Dish and Fox finally settle Hopper suit

Dish Network (NASDAQ: DISH) has finally settled a four-year-old suit with Fox Broadcasting over features in the satellite TV company's Hopper DVR.

The two sides didn't release terms of the agreement or say whether it was part of a larger program rights deal. Fox did say that the commercial-skipping "AutoHop" feature on Hopper DVRs, which was key to the dispute, will not be usable on Fox shows until seven days after they air.

"Fox Networks Group and Dish Network LLC have reached an agreement resulting in the dismissal of all pending litigation between the two companies, including disputes over Slingbox technology and the AutoHop, PrimeTime Anytime and Transfers features," a joint statement said.

In 2012, Fox, Disney and CBS Corp. sued Dish in an effort to stop the operator from employing what they deemed was essentially an unlicensed video-on-demand service, which allowed customers to store massive quantities of their shows, pass them around to virtually any device, and skip the commercials in the process.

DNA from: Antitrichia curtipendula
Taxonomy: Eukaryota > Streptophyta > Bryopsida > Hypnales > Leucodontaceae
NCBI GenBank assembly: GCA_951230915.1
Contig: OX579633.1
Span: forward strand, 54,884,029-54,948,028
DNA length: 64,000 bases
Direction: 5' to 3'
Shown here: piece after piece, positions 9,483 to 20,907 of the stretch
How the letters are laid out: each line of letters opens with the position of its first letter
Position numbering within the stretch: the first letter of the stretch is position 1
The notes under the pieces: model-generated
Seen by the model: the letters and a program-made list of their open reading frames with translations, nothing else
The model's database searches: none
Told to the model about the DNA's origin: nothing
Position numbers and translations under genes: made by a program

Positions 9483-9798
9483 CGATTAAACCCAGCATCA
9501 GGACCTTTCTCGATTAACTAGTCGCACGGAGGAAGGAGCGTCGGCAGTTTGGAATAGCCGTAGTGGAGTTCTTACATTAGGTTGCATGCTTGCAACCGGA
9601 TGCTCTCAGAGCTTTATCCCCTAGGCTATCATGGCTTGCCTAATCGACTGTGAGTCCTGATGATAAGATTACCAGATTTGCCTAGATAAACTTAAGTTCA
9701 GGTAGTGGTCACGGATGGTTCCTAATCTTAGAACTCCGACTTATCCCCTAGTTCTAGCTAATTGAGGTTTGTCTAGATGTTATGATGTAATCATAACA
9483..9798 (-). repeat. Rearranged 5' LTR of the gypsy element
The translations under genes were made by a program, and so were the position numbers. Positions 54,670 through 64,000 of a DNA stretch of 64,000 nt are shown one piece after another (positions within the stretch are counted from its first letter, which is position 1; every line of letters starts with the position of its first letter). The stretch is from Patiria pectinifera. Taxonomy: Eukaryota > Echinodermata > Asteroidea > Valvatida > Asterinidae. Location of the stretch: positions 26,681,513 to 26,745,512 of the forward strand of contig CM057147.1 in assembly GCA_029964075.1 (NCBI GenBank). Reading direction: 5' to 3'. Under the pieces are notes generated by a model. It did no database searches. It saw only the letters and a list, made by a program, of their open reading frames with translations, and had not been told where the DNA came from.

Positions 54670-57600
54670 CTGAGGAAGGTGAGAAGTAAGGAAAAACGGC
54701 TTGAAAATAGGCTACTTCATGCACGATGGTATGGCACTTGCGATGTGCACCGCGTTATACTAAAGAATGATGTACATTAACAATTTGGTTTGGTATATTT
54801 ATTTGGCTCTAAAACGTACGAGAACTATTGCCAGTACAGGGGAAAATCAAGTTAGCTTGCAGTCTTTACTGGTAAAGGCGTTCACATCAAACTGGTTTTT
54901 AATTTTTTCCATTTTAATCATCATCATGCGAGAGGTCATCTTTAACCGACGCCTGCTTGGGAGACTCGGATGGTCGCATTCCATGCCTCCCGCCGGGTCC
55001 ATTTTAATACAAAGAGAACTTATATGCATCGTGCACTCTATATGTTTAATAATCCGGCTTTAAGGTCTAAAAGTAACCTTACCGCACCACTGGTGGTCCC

The settlement with Fox comes two years after Dish and Disney settled their legal dispute over Hopper features. That February 2014 settlement was part of a broad-reaching program rights deal that led to the launch of ESPN on Sling TV.

CBS Corp. settled its end of the Hopper complaint in December 2014 as part of a broadcast retransmission deal for CBS and carriage agreements for Showtime and CBS Sports.

For more:
- read this Variety story
- read this Hollywood Reporter story

Related articles:
AutoHop court battle between Dish and Fox gains new life amid retrans impasse
Dish's new deal with CBS prohibits use of AutoHop DVR feature
Disney, Dish reportedly close to settling Hopper lawsuit

Suggested Articles

AT&T spent months hyping up its new streaming TV service but AT&T TV has fallen short of the incredibly lofty expectations the company set for the…

Comcast Spotlight, the advertising sales division of Comcast Cable, has hired Melanie Hamilton as vice president of national sales.

The big four U.S. wireless carriers don't practice their video throttling uniformly.